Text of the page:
About five years ago, Elise and Adam Spontarelli had an idea: What if there was a place in Lynchburg where creative people could go to practice their skills and have access to whatever they needed? And what if there was a place dedicated to helping people learn new things that they may not ordinarily have an opportunity to learn? They’d heard about such places, but nothing of the sort existed in Lynchburg. So they decided to form Vector Space, a place dedicated to creativity. Recently, we sat down with the Spontarellis to talk about this organization, how it has impacted the Lynchburg community and their hopes for the future.
Vector Space is a business in Downtown Lynchburg that is known as a makerspace. According to Elise and Adam, a makerspace is a community space for people to share resources, learn and to use tools to create goods. It’s a place where anyone can come and have access to whatever resources they need to build something with their hands.
As a makerspace, Vector Space already has wide appeal: anyone from lawyers to chemists to engineers to artists to students can use the space. All that is required is a passion to learn and a dedication to apply and improve in what they’ve learned. Many people, the Spontarellis have found, want to make things, but don’t have the means to do so. People who’ve never practiced any kind of craft can come and learn, as can people who’ve been practicing a craft for most of their lives.
Their business has many focus areas: woodworking, welding, blacksmithing, 3D printing, laser engraving, electronics and sewing, just to name a few. Adam says they’ve seen people make rockets that they’ve actually fired off, catapults for launching pumpkins, skateboards (one of which actually won a Nation of Makers conference award) and fighting robots.
Vector Space offers educational classes of all kinds. Beginner classes introduce members to the fundamentals of a particular trade or craft, while intermediate classes take learning to the next level. They also have trade experts teach classes as a way of educating and empowering members. They even have programs for high school students who don’t have any other opportunities to learn these skills, including camps that help students prepare for college. They are careful to keep the instructor-student ratio low for all classes, so there’s plenty of opportunity to learn for all.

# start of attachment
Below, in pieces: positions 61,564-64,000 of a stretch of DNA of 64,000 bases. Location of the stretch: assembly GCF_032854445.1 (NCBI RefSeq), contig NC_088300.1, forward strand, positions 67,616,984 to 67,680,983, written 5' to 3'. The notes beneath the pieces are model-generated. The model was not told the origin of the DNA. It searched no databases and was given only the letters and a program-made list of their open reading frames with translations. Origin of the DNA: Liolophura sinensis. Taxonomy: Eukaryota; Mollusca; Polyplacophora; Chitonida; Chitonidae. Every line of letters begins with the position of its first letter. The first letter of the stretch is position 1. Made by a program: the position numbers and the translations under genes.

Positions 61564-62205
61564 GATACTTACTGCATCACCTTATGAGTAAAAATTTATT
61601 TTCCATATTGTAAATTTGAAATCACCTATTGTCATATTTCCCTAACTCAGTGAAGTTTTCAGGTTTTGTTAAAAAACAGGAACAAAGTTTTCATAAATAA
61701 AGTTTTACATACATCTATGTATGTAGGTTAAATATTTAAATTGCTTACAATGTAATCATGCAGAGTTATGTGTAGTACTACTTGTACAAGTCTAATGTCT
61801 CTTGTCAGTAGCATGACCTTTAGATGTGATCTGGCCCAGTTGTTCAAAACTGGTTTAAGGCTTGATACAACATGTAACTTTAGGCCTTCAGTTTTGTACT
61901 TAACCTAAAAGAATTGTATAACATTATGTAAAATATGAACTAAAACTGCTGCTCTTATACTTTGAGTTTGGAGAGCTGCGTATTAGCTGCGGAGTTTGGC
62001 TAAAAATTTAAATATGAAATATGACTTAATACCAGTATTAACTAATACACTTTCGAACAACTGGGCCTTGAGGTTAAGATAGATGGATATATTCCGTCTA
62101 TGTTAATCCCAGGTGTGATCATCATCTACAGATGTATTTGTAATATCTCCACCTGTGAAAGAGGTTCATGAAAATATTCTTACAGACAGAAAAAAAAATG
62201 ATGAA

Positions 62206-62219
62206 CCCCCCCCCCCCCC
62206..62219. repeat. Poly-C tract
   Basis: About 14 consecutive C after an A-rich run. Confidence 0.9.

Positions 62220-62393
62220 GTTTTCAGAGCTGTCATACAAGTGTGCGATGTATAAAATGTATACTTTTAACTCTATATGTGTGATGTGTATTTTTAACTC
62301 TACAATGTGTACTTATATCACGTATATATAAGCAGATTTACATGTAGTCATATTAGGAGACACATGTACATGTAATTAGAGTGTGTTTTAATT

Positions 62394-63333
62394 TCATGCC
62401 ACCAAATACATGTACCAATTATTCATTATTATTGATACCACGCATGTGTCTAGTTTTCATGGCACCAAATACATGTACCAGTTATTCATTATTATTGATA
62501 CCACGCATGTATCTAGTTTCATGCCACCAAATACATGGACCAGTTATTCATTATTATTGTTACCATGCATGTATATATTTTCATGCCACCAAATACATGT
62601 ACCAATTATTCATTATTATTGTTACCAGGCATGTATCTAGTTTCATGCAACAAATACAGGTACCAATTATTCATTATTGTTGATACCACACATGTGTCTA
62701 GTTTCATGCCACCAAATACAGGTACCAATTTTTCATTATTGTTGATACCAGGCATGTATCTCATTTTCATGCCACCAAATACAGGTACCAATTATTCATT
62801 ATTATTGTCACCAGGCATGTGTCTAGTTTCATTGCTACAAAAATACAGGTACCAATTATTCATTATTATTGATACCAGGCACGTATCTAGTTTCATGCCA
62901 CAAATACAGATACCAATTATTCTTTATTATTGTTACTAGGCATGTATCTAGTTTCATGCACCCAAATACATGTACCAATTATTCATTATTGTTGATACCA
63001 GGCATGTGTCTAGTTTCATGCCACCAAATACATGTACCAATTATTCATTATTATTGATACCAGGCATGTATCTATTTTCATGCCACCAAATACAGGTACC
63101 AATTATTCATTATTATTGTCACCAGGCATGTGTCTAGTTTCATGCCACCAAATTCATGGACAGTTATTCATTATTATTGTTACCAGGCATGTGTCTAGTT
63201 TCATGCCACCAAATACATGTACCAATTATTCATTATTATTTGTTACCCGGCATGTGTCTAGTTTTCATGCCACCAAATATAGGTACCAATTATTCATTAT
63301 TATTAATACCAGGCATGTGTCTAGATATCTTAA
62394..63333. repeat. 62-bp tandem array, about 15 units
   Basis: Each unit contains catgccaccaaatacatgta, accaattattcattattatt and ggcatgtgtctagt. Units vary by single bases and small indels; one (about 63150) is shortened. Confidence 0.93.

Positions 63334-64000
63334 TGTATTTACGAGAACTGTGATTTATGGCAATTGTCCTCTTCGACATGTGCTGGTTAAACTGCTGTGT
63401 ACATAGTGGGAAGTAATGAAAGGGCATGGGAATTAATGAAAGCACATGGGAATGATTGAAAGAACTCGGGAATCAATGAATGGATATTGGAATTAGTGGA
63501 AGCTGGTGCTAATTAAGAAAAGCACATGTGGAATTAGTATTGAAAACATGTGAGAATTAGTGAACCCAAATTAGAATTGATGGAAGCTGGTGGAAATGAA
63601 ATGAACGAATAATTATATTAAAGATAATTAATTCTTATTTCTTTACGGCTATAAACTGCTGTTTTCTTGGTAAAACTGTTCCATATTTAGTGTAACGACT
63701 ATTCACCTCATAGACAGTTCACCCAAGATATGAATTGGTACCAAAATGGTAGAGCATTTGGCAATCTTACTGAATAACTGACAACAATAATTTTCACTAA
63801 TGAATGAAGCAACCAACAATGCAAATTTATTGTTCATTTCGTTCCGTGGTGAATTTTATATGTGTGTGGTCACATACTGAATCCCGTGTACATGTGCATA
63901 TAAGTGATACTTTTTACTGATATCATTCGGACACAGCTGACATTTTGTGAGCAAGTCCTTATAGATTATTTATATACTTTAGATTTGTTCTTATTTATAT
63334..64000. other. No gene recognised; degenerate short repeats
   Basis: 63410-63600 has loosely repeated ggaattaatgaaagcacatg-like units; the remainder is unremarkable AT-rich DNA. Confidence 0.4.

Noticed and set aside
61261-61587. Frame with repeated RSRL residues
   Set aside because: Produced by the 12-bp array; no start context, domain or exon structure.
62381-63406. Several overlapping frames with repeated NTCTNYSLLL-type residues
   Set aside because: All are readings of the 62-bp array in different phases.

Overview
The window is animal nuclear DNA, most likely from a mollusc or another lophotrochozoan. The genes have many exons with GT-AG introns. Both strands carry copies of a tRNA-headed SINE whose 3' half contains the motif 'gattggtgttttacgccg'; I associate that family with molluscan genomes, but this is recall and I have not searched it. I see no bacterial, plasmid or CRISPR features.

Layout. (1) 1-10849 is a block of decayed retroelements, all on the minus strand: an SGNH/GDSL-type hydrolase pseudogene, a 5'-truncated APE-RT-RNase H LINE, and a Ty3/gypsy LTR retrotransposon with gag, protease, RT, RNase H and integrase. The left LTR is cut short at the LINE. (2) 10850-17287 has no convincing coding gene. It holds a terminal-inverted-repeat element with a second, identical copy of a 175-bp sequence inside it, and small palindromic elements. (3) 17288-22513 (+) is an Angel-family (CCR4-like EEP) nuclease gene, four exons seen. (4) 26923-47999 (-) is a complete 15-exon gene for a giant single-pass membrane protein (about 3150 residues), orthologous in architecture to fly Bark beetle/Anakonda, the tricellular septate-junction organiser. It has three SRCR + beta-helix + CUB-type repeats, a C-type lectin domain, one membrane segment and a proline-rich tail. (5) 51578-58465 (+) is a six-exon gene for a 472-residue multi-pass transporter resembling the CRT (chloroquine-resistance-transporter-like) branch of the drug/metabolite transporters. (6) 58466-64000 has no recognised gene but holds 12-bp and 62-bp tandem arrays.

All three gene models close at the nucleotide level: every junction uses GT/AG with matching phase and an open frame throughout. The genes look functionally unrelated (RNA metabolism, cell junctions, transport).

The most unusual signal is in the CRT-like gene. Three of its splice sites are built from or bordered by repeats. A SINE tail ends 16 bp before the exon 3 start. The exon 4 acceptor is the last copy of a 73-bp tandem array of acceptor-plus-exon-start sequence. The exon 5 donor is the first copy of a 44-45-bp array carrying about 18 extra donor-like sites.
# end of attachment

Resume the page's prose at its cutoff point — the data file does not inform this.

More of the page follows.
This makerspace also offers opportunities for entrepreneurs to set up shop and utilize tools they wouldn’t have access to otherwise. According to Elise, one of the current projects they have in progress is making Vector Space more friendly to small business owners. They already help with this by hosting CO.STARTERS entrepreneur classes. However, they’re also working to create office space areas where these people can get started with a good foundation.
One of the joys that many people find in taking part in this makerspace is discovering that they enjoy doing things they never even thought they would do. Having an opportunity to learn a trade like woodworking or making models in a 3D printer opens up possibilities for all kinds of creative work.
Additionally, Vector Space is always available. Members are given keys to the space, so they can come and go as they choose. The Spontarellis have found that many people like to come in evenings after work. Someone with an office job may want to build something with their hands after a long day of looking at a computer screen. An artist may come by during down time to make something for themself after spending time making things for others. This is simply a place where anyone can come and experience the joy of creating something.
Vector Space has also helped the community by building things like puzzles, a light-up LYH letter sign, home goods and lights for the Downtown Bluffwalk. These items and others have been used for local events, businesses and nonprofit organizations, such as Get Downtown, Oktoberfest, the Junior League of Lynchburg, The Motherhood Collective, One Way Out Escape Rooms and Camp Kum-Ba-Ya. The members take pride in being able to help the community while also doing something they love.
Every day that Elise and Adam come to work, they do something new and find new things to make. Every day is a surprise, an opportunity to grow, and they want that for the Lynchburg community. They want Vector Space to be the “community’s makerspace”. Since they opened four years ago, this business has experienced exponential growth, beginning at 15 members and currently sitting at about 120. The Spontarellis have not deviated from their original plan. However, they are working to grow well and intentionally, to build and foster a community that is well-rounded, well-organized, solid and sustainable in the long run.
This makerspace is transforming the Lynchburg area. If you want to be a part of it, contact Vector Space today.